Dancing was widely enjoyed throughout the eighteenth century, at court, assemblies, private balls and pleasure gardens. Whilst dancing was highly enjoyable for its own sake, assemblies and the like were also crucial sites for social interaction – ‘matrimonial bazaars’ were gentlemen and ladies seeking to marry could interact without seeming too forward or brash. As such, dancing was an opportunity to display, to highlight one’s graceful manners, deportment and refined taste. Indeed, in a society where an inability to dance was associated with vulgarity, rusticity and bad manners, and where the scrutiny of the crowd could be intense, it is unsurprising that many of the wealthiest employed dance instructors. Dance masters taught technique – the execution of the minuet and formal dances, English county dances in all their variations, the modish cotillion and late-century favourites such as the Scottish and Irish steps. They also offered instruction on etiquette and the cultivation of polished manners.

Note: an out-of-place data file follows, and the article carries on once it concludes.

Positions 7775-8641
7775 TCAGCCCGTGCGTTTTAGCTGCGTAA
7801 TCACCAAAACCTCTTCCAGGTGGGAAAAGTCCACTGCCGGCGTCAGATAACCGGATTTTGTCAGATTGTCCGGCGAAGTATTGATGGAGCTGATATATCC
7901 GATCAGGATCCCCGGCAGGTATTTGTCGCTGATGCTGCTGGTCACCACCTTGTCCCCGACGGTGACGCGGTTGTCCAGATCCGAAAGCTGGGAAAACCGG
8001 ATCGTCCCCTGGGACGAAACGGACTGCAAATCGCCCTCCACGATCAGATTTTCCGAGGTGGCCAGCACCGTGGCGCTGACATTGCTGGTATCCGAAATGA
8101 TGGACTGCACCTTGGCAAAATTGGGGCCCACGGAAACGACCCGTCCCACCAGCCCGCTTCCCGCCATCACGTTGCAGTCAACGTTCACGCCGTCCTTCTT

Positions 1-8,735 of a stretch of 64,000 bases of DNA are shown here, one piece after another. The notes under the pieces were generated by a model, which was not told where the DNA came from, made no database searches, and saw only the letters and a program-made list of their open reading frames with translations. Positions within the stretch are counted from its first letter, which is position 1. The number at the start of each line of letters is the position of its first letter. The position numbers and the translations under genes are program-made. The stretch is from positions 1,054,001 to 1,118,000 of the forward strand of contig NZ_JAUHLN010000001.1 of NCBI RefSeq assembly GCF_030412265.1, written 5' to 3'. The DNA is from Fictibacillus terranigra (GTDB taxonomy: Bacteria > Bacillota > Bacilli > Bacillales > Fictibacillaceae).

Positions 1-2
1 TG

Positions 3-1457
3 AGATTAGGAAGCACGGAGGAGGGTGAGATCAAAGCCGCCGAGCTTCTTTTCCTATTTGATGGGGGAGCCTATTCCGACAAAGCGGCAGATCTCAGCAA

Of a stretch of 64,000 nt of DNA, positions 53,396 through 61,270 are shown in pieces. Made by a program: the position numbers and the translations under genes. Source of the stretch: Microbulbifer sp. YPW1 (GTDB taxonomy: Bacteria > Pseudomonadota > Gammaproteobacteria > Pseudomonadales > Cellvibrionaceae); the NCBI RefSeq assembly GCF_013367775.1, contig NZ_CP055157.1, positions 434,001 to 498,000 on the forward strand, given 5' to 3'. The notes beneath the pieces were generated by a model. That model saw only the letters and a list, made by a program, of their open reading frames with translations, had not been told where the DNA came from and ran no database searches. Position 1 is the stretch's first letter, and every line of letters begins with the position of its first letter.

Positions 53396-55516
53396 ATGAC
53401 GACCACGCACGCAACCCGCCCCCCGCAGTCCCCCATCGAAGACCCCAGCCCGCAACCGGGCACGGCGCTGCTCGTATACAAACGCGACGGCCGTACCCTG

Dancing was constantly evolving in the period, with a succession of new dances being invented each year. For those without a dancing master to keep pace, small pamphlets or ladies pocket books were published which described the steps and sometimes printed the appropriate tunes. Whilst dancing was enjoyed by all classes, there was clearly a hierarchy when it came to the types of dance being performed. The minuet was considered to be the court dance par excellence and took pride of place at dress balls throughout the century. In comparison country dances, which were performed in parallel lines, were considered to be more social and less elitist. Indeed, the gregarious and energetic nature of many county dances, coupled with the close physical contact they required, meant they often incurred the disapproval of prudes.